I received an unusual amount of kudos from this letter that I wrote to my Mini Garden Gazette subscribers the day Queen Elizabeth II passed away so I thought to included it on my blog. I know the Queen means different things to different cultures but, for this Canadian woman, she was inexplicably like family. Why I feel so tied to her and still shed tears at her passing a week later, I don’t think I’ll ever know but here is an effort to understand.
Here’s What I Wrote:
So, today’s mood quickly changed this morning when the inevitable news reached my ears. I had to shed a few tears, and I still get a bit teary when I think of the passing of Queen Elizabeth today. She’s someone I’ve never met but someone who has always been there for my entire life. (I’m a transplant from Toronto, Canada.)
The thing that I admired most about is her tact. She always said the right thing. She was always able to bring “a little good cheer with a stiff upper lip” to the worst of tragedies; advising us to meet the unavoidable situation with resolve and, since you have to do it anyway, you may as well do it happily. (<~ I just realized is a version of my signature line [in my Mini Garden Gazette,] “Whatever you do, make it fun” – funnily enough!)
Queen Elizabeth II and Miniature Gardening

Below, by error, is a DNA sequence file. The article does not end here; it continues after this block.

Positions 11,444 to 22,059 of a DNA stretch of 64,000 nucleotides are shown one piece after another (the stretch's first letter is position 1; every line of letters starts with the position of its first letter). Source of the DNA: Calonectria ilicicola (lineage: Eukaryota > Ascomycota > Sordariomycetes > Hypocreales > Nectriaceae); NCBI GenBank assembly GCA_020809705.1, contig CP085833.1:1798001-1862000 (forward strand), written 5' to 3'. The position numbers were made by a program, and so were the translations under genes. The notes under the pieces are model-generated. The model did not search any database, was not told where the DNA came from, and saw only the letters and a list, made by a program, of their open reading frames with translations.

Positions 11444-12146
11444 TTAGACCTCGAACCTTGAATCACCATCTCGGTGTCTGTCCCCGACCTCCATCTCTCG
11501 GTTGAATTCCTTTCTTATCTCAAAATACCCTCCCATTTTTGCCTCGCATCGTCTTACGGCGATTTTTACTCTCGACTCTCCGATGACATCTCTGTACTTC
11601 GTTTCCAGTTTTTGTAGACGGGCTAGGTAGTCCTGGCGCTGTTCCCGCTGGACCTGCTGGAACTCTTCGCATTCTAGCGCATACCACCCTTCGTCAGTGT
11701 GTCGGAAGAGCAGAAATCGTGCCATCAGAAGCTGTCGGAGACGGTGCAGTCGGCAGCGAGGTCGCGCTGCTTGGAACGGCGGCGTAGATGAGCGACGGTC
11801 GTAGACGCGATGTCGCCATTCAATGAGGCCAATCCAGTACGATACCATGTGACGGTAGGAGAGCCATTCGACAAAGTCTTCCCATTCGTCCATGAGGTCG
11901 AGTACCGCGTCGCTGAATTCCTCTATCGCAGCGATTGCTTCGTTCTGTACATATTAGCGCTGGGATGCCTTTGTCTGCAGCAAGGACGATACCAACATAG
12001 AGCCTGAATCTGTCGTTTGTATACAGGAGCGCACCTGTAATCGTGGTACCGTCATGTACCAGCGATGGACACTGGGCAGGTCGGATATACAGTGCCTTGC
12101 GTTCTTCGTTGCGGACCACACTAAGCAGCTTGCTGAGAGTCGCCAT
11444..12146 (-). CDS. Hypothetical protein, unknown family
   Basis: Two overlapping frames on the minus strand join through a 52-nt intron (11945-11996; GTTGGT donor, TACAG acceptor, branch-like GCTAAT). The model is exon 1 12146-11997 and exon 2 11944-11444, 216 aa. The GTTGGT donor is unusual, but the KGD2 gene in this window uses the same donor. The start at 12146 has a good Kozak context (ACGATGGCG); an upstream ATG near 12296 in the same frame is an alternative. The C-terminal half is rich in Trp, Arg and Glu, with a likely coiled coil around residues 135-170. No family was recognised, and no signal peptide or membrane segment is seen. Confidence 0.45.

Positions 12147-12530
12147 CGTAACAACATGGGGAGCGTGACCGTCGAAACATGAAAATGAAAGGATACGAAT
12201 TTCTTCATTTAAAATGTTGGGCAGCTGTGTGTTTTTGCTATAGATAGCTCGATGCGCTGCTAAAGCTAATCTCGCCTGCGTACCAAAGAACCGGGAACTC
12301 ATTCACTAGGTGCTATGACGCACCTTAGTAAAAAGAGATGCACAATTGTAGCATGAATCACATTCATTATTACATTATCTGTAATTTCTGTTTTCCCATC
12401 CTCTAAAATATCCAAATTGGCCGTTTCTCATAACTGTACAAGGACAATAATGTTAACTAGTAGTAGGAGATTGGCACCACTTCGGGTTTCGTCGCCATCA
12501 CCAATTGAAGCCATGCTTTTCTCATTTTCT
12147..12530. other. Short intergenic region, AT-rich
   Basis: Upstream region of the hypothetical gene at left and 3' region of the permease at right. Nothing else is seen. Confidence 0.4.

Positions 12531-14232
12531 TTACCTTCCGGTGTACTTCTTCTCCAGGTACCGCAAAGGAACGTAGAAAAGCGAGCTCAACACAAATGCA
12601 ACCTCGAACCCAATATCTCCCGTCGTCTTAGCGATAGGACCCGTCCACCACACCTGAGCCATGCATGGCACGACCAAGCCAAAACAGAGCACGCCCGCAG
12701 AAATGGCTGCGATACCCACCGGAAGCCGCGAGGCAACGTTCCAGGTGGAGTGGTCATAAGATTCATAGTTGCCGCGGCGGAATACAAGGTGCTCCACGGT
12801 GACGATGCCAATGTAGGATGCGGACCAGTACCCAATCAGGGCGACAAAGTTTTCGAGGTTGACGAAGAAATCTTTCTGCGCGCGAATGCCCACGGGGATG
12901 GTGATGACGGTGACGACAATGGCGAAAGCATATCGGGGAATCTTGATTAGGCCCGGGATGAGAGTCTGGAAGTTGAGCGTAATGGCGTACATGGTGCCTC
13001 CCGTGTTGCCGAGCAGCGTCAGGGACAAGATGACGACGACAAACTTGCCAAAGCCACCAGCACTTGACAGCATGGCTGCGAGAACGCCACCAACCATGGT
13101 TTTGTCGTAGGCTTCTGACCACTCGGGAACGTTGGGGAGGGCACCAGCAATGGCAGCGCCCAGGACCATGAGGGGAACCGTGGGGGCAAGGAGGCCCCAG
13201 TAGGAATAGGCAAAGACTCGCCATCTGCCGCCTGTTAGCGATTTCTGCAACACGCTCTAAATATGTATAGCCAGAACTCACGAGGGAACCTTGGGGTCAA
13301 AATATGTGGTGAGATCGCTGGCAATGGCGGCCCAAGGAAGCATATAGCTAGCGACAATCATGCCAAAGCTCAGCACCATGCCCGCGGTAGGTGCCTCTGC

But, did you know Queen Elizabeth was also a fan of miniature gardening? And, you know if anyone loves this hobby, then I automatically love them. And, of course, I’ve been quietly wishing to make a miniature garden for the Queen all these years, knowing that she’s a fan. Another reason to feel a connection. See the photo below…
But what does it mean to have a Queen? It’s actually one of those Google searches with no answer apparently! Lots of results on how to feel like one, how to act like one and the definition of “Queen” though. But I think the only way to explain it right now is that having a Queen feels like a having a distant grandmotherly connection that’s been with you all of your life. If she spoke, you stopped and listened. If you saw her on TV, you stopped and watched it immediately. And, like your own grandma, you never want her to leave.
But I think the only way to explain it right now is that having a Queen feels like a having a distant grandmotherly connection that’s been with you all of your life. If she spoke, you stopped and listened. If you saw her on TV, you stopped and watched it immediately. And, like your own grandma, you never want her to leave.Janit Calvo
Me and the Queen
When I was 7 years old, our Queen came to Toronto (1973 – please don’t do the math,) and I saw her hat. I was with my Brownie Troop and we were all lined up at the front, behind the rope keeping the crowd in line. I recall we went early, to stake our spot and then waited for hours. But, once she arrived, the adults quickly took over and pushed us out of the front row. All I saw was the top her white hat. It’s funny that that is burned into my memory of my Queen, even though I totally missed her. :o)
And then My Mom Called…
Shortly after sending this Mini Garden Gazette out, my Mom called. She just loved my message about the Queen and had to let me know. But, the other thing she wanted to tell me is that she remembered how mad I was that day. Lol! Apparently I came home and told her all about it and she remembered how frustrated I was with the adults that shoved us kids aside. So, we had a laugh about me not holding grudges for very long… :o)
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